Divide your study time in short periods
Studies show that it’s better to control the time you dedicate to your revisions by studying during shorter periods of time. The ideal is to revise for 30 minutes and then take a quick break. It has been proven that you assimilate information much easier when it arrives in short and repetitive bursts rather than a long and tedious one.
Design a study routine
Set yourself a study timetable and stick to it! If you start your revisions in a disorganized way, you’ll probably end up doing an all-nighter or finish revising in the early hours of the day, when sleep and tiredness jeopardize our concentration capacities. Set yourself achievable goals and reasonable hours.
Create summary notes on flash cards
Don’t believe too much in the technique that consists in highlighting everything you read. Highlighting doesn’t help you remember if you don’t do it several times and you will only remember the information in the order it comes in. Instead, try to make diagrams and small summaries on flash cards: this will force you to reformulate the information you’ve read, and you will remember better.
Stay away from the possible distractions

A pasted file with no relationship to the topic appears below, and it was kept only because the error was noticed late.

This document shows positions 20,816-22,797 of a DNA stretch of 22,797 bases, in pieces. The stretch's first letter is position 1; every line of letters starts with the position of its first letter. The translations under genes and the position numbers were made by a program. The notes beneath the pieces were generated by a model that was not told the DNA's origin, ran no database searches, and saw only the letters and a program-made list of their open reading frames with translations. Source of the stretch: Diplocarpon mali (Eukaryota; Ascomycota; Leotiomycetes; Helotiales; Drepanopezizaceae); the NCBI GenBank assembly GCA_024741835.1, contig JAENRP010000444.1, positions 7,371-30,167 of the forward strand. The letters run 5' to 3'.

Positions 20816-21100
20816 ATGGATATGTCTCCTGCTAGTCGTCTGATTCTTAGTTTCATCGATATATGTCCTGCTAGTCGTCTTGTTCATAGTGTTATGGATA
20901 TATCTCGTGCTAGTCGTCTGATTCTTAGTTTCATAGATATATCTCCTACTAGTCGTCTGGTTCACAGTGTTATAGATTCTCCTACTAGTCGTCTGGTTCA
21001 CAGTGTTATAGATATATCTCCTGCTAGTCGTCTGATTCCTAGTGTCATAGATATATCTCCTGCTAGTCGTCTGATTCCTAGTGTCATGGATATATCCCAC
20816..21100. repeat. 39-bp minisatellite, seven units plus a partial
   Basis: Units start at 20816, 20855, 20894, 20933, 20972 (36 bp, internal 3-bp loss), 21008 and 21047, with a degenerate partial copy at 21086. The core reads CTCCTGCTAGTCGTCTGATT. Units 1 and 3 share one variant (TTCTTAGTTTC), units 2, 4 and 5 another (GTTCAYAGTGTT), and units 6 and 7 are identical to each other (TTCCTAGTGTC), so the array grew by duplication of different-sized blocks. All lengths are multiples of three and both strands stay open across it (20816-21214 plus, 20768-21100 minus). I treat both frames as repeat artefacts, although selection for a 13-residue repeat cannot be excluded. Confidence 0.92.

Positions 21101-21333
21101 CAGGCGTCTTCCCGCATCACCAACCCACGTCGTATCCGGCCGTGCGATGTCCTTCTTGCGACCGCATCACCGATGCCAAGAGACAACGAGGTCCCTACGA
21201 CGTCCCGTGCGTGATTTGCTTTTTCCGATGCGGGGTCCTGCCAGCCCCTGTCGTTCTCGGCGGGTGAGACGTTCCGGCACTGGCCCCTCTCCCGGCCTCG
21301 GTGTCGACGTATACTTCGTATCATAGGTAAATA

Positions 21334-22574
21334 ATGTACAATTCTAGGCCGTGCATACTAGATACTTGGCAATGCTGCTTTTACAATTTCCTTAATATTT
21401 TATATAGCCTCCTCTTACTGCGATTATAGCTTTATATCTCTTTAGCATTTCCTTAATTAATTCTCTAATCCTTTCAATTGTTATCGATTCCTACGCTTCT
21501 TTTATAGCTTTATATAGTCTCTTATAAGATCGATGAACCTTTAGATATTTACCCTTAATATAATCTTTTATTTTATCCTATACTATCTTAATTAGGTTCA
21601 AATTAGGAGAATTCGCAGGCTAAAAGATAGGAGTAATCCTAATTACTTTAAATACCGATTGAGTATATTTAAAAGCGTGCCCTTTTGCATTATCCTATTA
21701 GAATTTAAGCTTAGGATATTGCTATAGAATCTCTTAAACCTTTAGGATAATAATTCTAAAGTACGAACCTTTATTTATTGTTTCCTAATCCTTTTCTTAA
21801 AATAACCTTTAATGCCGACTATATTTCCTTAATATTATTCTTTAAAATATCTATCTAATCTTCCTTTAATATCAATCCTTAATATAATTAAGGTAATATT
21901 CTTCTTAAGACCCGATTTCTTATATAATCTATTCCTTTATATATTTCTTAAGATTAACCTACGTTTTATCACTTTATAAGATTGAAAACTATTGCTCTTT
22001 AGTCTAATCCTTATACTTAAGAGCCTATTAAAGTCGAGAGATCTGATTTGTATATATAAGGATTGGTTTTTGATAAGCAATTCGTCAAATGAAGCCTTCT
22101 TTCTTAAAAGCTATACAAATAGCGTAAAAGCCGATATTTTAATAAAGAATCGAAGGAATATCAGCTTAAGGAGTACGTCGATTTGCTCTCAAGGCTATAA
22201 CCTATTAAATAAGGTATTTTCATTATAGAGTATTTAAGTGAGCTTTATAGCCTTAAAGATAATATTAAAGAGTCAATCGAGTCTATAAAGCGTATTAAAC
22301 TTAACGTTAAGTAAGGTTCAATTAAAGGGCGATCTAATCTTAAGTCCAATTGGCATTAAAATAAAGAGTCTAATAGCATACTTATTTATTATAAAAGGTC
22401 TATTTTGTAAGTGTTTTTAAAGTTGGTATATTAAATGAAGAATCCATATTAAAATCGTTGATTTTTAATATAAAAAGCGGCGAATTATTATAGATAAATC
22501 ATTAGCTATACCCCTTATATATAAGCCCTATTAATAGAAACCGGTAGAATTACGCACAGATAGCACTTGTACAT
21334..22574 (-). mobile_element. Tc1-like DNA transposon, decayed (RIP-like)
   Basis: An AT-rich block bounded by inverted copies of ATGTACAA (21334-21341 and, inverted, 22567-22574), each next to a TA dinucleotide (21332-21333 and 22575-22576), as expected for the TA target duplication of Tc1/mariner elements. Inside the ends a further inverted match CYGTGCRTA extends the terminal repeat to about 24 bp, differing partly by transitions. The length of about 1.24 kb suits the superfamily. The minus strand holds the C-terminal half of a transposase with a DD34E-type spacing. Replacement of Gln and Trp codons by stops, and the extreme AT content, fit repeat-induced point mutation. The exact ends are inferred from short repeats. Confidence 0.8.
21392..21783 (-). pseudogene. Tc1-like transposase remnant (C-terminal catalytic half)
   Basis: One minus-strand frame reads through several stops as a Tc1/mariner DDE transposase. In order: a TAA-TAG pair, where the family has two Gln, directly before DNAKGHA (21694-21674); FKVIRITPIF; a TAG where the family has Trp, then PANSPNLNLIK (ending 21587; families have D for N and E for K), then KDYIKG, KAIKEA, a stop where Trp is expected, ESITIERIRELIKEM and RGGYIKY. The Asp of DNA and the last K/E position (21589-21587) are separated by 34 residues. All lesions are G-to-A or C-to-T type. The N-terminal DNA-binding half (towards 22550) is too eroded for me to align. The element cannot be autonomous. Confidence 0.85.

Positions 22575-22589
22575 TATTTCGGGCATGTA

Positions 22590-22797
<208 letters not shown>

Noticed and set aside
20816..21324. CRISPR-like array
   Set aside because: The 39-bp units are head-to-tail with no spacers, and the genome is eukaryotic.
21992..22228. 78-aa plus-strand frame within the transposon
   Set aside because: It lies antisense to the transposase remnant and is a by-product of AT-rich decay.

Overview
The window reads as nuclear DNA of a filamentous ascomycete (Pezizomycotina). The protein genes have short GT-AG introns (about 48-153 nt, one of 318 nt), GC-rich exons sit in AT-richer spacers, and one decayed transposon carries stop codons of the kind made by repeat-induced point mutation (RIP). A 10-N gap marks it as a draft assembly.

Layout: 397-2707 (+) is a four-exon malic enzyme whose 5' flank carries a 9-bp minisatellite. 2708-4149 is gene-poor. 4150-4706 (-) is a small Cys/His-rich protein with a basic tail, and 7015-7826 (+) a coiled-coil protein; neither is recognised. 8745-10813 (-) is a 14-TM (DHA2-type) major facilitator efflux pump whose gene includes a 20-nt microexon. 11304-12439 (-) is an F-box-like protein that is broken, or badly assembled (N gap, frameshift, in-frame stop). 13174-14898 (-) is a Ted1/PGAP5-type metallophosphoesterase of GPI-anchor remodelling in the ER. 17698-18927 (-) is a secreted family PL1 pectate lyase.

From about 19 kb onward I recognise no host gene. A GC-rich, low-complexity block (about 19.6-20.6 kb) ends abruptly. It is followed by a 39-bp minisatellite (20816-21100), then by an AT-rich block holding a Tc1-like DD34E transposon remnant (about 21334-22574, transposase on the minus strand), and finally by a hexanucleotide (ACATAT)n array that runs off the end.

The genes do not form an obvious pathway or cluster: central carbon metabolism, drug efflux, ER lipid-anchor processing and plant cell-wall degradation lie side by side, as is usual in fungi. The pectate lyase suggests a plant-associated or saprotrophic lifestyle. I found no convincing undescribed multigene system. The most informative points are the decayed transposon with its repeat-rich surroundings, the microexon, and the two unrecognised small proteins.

These distractions can come in various different forms. On your blacklist, you should put Facebook, your mobile phone and the TV but feel free to include anything that you feel might disturb you in your revisions. You have to try and stay away from them during your study times (remember, they’re only 30 minutes!)
Prepare your study material before anything
Having everything ready means that you don’t have to get up to go looking for something that is missing whilst you’re already studying. Moreover, associating these objects with studying means that every time you’ll see them you’ll enter in the revision dynamic more easily.
For each session, set yourself a goal
Choose a theme to study for each 30 minute-period and revise it. It’s much easier to start revising when you know what you have to do and when. For that, you need to read your lesson once to create a mental map of all the themes included in it and then you can focus on each one of them.
Avoid learning by heart
You need to make the information you read yours. Link it to some things you have experienced, reformulate it with your own words and use examples you know.
Practice, a lot
If you have the possibility, try practicing with past exams and quizzes on the theme you’re studying. It’s definitely not a waste of time, even though it may seem like it. It will help you evaluate your progress and spot some possible mistakes that you need to work on.
Explain the lesson to someone else
The fact to explain in your own words what you’ve learned is possibly the best study advice. It will benefit you in 2 ways. First, reformulating the lesson is a way to mentally go over what you’ve studied. Second, it will be a way to auto-evaluate you and detect some topics that you thought you knew but, in the end, give you trouble.